I wanted to tell him that his Mommy was going nowhere and that he needn’t worry about me, his daddy or himself leaving this world, dying or going to heaven anytime soon. I wanted to cry right alongside him and confess that I, too, was scared.


But instead, I told him…


“You know that everything and everyone will die at some point, right?”


He shook his head yes.


I explained how Heaven would be so amazing because there would be no pain, no hurt, no homelessness, bad, evil or fear, etc.


That I believe that Heaven is the most wonderful place. Even more amazing than we could ever imagine.


As he listened, his stressful look of worry was dissipating. So, I followed with…


“If it is my time to go, I will always be here with you because I am always in your heart. You will never be alone because you will have your sister and Daddy, and me in your heart. “


As I placed my hand on his chest, I thought for sure I was  in the clear, but then he asked,


But, what if daddy dies, too? I will be all alone (completely forgetting his sister entirely)!”


Holding back the immense urge to cry right alongside him, I simply said,


“Well, daddy and I will make sure that you will be taken care of.”


He countered very matter of fact.


“But what if they die?


Then with fear increasing in his voice.


 “I don’t want you to die and forget me. I will be all alone. I don’t want to be alone.”


Oh, my goodness. My poor baby. He is terrified of being alone. A feeling I can relate too. Thoughts scuffled within the remaining headspace that wasn’t trying to fight off a total emotional breakdown.


“Hopefully when it is Mommy’s time to go to heaven, it will be long before your time and I will watch over you from Heaven and wait for you and Daddy and your sister to get there, too. Then, we can all be together again,” I stated with as much optimism and positivity I could muster despite being on the verge of a teary waterfall.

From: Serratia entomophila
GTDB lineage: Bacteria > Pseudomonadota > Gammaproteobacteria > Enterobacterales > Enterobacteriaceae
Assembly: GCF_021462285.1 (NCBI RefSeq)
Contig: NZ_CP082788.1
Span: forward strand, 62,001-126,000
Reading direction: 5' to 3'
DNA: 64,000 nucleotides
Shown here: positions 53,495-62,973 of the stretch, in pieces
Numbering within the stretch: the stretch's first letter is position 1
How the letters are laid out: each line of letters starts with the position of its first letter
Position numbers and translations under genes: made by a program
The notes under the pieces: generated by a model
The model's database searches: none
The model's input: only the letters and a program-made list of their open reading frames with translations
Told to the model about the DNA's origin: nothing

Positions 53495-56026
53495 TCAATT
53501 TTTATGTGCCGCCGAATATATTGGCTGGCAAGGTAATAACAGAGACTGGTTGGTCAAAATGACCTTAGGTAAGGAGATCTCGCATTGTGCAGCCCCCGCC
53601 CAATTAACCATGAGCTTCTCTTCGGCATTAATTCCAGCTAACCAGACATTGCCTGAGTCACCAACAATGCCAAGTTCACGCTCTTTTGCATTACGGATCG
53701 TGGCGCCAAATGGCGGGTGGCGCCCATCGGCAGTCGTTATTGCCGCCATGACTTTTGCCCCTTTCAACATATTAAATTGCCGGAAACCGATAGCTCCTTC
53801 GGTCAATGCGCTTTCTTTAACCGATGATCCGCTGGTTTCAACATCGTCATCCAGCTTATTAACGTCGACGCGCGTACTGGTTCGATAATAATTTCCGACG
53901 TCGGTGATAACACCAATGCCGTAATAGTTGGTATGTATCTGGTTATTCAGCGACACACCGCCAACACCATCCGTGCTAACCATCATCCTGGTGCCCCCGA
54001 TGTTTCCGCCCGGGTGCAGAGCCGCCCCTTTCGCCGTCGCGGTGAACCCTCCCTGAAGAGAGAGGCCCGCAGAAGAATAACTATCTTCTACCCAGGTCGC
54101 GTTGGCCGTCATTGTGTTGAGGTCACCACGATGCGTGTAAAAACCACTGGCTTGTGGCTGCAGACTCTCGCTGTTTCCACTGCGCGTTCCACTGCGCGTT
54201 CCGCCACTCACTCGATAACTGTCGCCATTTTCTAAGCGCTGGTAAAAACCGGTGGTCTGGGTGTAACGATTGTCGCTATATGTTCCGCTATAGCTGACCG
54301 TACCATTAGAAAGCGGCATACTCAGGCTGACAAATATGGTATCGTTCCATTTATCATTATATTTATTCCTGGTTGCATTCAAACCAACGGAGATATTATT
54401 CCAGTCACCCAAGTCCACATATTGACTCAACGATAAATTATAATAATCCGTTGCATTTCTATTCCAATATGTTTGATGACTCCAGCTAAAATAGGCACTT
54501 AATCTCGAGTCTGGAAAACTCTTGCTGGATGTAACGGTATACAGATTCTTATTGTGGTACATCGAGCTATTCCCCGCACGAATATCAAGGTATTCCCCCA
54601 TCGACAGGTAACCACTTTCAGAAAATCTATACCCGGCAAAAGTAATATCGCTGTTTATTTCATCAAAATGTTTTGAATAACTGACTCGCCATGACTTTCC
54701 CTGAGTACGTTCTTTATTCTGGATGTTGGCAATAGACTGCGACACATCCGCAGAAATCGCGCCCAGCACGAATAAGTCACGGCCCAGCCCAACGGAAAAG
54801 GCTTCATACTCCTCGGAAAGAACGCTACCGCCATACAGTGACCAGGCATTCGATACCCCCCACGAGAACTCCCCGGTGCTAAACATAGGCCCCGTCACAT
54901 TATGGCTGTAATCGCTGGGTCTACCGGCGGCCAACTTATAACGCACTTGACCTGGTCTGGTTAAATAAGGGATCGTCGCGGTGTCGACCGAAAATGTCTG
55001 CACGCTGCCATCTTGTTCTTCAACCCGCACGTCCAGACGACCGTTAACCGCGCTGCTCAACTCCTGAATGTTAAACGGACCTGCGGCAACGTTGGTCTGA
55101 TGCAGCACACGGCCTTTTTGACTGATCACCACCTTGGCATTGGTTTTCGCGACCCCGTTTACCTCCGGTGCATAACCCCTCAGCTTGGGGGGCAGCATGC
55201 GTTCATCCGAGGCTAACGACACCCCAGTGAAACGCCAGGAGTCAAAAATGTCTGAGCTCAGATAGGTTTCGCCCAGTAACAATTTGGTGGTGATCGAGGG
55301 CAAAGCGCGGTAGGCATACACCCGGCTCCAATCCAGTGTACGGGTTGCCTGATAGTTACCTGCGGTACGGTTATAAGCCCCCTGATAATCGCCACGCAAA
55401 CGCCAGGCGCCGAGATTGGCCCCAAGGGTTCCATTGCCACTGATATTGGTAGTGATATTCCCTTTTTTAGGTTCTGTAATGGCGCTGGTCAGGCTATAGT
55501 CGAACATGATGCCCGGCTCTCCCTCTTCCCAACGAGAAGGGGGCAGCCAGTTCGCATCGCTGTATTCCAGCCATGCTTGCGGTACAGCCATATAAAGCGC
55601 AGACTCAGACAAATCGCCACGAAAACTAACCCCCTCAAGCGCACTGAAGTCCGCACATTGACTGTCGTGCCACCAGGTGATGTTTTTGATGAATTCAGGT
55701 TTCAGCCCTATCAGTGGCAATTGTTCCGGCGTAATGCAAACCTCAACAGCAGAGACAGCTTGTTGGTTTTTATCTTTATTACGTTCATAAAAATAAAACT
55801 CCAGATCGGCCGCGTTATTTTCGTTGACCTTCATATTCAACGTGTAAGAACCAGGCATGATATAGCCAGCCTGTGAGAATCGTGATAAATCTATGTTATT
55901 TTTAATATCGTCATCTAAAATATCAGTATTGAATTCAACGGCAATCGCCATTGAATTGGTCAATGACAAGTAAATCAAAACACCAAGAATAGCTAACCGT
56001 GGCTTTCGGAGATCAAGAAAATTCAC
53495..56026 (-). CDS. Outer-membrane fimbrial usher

“Mommy and Daddy are doing everything in our control to stay here as long as we can but who created us?” Trying some of that tried and true reverse psychology now.


He replies meekly, “God.”


“And You?” I continue.




“And your sister?”




Feeling like I finally had some control of the conversation now, I began to reassure him the best way I knew how. With what I believed to be true and without sugar coating it too much.


“So, when God determines that our time here on earth is up and it is time to go to Heaven, then it is time for us to go to Heaven.”


As he was calming down and the questions were ceasing, I asked him what brought on these questions. To which he replied.


“I don’t want to be alone. I love you.”


My heart was equal parts warm and sad.


I gave him a hug and a kiss on his forehead before telling him that he shouldn’t worry about these things. Instead, he should focus his energy on making good choices, using his listening ears and being kind.


Then, I proceeded to sing to him a song that I sang to him as a baby. He turned, now with a calmness to his face, gave me a kiss on the cheek and said I love you one last time, before closing his eyes and falling asleep.


One day I am going to die.


I don’t want to. I am sure as heck nowhere near ready.


But MORTALITY has once again reminded me that ONE DAY my body will cease to live.


My faith, however, reminds me that my heart will live in others and my soul will live forevermore.